Rule: if discretional then must have standard and provisions that allow for expressive speech First come first serve, time limits, etc. Permit Fees Forsyth County v. Nationalist Movement MUST STILL HAVE STANDARDS & CRITERIA & CANT BE TOO DISCRETIONARY Speech cannot be financially burdened, anymore than it can be punished or banned, simply cause it might offend a hostile mob NO TAX ON CONTENT While we say these are unprotected speech categories, the truth is it is almost impossible to get a conviction absent any severe violence or serious imminent evil!

Section 4. Injury to Reputation & Sensibility Beauharnais v. Illinois (BAD Majority Opinion) Guilty of criminal group libel- if libel a whole group you can get in trouble & it would be protected speech Used RB which is wrong, use Strict Scrutiny cause is 1st Amend but don't defer to legislation Dissent: (good opinion) Says too broad & impedes 1st Amend rights Can't punish negative opinions, generally false statements, just stuff that may be not approved of. NY Times Co. v. Sullivan STYLE There is a profound national commitment to the principal that debate on public issues should be uninhibited, robust, and wideopen, and that it may well include vehement, caustic, and sometimes unpleasantly sharp attacks on government and public officials The truth of speech is not the "test" for protection Free debate may include erroneous assertions & opinion Just cause is a civil case is no less inhibiting on free speech cause a fear of $ damages can be just as inhibiting as fear of criminal sanction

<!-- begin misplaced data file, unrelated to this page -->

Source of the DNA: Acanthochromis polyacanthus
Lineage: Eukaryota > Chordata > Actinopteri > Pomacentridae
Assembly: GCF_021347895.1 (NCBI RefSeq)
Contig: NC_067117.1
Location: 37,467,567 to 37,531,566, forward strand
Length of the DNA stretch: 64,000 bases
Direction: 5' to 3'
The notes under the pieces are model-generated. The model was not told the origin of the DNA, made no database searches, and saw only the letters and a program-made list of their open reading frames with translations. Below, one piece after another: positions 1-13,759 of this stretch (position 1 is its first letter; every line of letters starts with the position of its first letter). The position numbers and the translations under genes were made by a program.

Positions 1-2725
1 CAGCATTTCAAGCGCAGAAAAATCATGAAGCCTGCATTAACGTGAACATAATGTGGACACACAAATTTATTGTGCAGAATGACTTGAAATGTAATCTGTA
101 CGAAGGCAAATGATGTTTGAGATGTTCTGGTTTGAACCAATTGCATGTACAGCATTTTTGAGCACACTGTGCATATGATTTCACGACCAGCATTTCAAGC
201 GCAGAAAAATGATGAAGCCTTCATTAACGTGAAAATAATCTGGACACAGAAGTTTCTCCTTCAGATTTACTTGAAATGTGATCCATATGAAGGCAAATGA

Just cause make an allowance for "truth" defense doesn't make it less inhibiting & may still deter non-false speech for fear wont be able prove truth

Rule: The constitution guarantees a federal rule that prohibits a public official from recovering damages for a defamatory falsehood relating to his official conduct unless he proves that the statement was made with " actual malice" that is with knowledge that it was false or made with reckless disregard of whether it was false or not.

The knowingly false statement and the false statement made w/ reckless disregard of the truth do not enjoy constitutional protection. Cases following Sullivan Hustler Magazine v. Falwell Even though Falwell tried to use Intentional Infliction of Emotional Distress rather than libel, the ct. says Sullivan still applies Would still have to show actual malice ie. knowledge that the statement was false or w/reckless disregard as to whether it was true. Cox Broadcasting v. Cohn Release of rape victim name, where got it from public records, didn't end up in privacy liability It was truthful information But ct. never said that could never restrict this Rule: If gain the info legally that is generally avail to the public then you can publish it Bartnicki v. Vopper (privacy & electronic eavesdropping) Lawfully obtained from an unlawful source Ct said here is was dissemination of information of public concern & was truthful info

Category & Test